Currently, drugs and surgery are used for the treatment of ICH in clinics. These two treatment methods complement each other and cause a decrease in the mortality and disability rate of ICH patients.[5] [6] [7] [8] However, no matter which therapy is chosen, early prevention of ICH cannot be ignored. Thus, seeking an effective preventive neuroprotective drug is very urgent and crucial. Lycium barbarum is a traditional Chinese medicine that has Lycium barbarum polysaccharides (LBP) as an active ingredient. Modern pharmacological research has shown that LBP has many pharmacological effects, including free radical scavenging, oxidation resistance, antiaging, antitumor, neuroregulation, and immunoregulation.[9] [10] LBP can prevent neurovirulence caused by β-amyloid peptide by inhibiting c-Jun N-terminal kinases (JNK), protein kinase RNA (PKR), and caspase-3 proapoptotic signaling pathways.[11] It possesses protective effect against neurological deficit caused by ischemia and ischemia–reperfusion, the breakdown of blood–retinal barrier and oxidative stress injury, and remit neuronal apoptosis and retinal swelling.[12] LBP can decrease the phosphorylation of JNK by decreasing lactate dehydrogenase secretion and inhibiting the activation of β-amyloid peptide enzyme to prevent apoptosis of nerve cells, decrease RNA-dependent PKR phosphorylation, and play a neuroprotective role.[13] Recently, Wang et al found that LBP could decrease neuron apoptosis caused by cerebral ischemia by influencing mitochondrial apoptosis pathway.[14] However, reports regarding the impact of LBP on ICH secondary neuronal apoptosis are limited. Therefore, in this study, we explored the preventive effect of LBP on the apoptosis of ICH secondary nerve cells and the possible mechanisms, which will form the theoretical basis for developing ICH-related preventive neuroprotective drugs.


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Materials and Methods

Animals and Drug Preparation

LBP was supplied by Yinchuan Taifeng Biological Technology Co. Ltd. Rats were retrieved from the animal center of Ningxia Medical University and all the experiments were approved by the Institutional Animal Care and Use Committee of Ningxia Medical University. The healthy male SD rats (n = 90) weighing 180 to 230 g were randomly divided into sham, model, small-dose LBP, moderate-dose LBP, high-dose LBP, and nimodipine groups, with 15 rats in each group. Nimodipine has been widely used as a neuroprotective drug for ICH in clinical practice.[15] Studies confirm that nimodipine provides neuroprotection by reducing cerebral edema[16] and alleviating neuronal apoptosis.[17] So, we chose nimodipine to design a positive drug group. Preoperatively, the small-dose LBP, moderate-dose LBP, and high-dose LBP groups were given 50, 100, and 200 mg/kg LBP by gavage. Rats in the nimodipine group were given 40 mg/kg nimodipine by gavage. The sham and model groups were given the same amount of saline instead, once daily.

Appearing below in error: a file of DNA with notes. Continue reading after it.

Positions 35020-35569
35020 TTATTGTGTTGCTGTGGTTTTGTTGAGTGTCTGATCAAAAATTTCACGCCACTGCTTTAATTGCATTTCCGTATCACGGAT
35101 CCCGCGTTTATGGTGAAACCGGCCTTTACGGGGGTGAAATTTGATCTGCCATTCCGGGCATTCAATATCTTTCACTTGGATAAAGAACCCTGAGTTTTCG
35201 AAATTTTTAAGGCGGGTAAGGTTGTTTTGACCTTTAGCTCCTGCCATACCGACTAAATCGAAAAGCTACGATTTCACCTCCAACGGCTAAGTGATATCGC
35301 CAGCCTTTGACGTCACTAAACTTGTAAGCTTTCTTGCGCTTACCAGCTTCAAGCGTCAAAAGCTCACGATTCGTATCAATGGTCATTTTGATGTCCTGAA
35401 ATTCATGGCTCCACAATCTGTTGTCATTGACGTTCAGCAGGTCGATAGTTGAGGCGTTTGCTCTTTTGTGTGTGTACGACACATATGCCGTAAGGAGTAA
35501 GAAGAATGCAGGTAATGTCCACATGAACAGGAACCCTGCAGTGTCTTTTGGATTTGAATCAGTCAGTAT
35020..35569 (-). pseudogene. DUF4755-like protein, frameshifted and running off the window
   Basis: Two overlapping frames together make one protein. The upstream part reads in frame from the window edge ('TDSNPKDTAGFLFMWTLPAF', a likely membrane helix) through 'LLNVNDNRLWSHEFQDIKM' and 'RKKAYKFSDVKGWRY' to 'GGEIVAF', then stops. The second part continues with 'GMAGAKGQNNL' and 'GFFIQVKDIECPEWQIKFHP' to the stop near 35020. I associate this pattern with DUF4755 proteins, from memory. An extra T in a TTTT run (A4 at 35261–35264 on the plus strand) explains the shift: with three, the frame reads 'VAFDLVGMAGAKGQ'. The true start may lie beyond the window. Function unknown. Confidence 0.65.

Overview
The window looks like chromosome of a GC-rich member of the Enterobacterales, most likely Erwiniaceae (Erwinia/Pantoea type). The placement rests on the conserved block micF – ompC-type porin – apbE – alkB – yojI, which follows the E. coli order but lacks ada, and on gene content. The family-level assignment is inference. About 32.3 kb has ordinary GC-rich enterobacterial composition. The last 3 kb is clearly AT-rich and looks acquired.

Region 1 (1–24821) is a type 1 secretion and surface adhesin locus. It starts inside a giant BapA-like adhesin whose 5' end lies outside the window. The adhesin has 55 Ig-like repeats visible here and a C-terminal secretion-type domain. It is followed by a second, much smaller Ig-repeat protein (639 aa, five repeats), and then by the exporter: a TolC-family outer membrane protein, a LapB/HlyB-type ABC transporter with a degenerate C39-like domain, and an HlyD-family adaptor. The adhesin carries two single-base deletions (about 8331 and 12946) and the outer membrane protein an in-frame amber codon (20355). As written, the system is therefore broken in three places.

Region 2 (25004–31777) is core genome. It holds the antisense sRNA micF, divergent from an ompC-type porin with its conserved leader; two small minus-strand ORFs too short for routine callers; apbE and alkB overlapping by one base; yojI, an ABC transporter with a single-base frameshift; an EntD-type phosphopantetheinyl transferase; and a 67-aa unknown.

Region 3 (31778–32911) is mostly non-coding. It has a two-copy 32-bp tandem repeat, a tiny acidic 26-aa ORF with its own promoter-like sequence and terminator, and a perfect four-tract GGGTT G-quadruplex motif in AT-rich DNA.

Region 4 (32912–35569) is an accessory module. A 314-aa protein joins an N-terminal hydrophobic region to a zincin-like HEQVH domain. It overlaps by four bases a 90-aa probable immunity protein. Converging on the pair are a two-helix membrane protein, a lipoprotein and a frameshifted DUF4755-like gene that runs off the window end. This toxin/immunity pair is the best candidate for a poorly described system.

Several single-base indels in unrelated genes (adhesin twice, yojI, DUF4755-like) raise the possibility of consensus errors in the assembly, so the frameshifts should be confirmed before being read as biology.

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Intracerebral Hemorrhage Model

We compared the various production methods of ICH and finally selected the second injection model.[18] On this basis, we increased the modeling methods of Zhou et al.[19] Each rat was anesthetized with chloral hydrate (38 mg/kg intraperitoneally) and placed in a stereotactic frame (Narishige Instruments, Tokyo, Japan). A 30-gauge needle was introduced through a burr hole into the caudate nucleus of the left basal ganglia (3 mm lateral to midline, 0.6 mm posterior to bregma, 5.8 mm below the surface of the skull). The rats in the model, small-dose LBP, moderate-dose LBP, high-dose LBP, and nimodipine groups were slowly injected with 60 µL of autologous blood without anticoagulant twice (interval: 2 min), while those in the sham group received a 60 µL infusion of saline without collagenase or heparin before surgery. Five minutes after the injection, the needle was slowly withdrawn. After the surgery, the burr hole was sealed with bone wax. The wounds were closed with sutures after sterilization, and the animals were placed in warm boxes with free access to food and water.


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Rat Neurological Function Score

The neurological function of the rats was scored according to Garcia et al's Neurological Deficit Scale.[20] Before modeling, the preoperative neurological function of each rat was confirmed as good by primary scoring. After modeling, the scoring was repeated after the effect of the anesthesia wore off to exclude the rats that failed the modeling (score > 12/death). The data loss was compensated by the spare rats. Later, the accurate neurological function scoring was performed at 4, 8, 12, 24, and 48 hours after modeling by a single blind method ([Fig. 1]).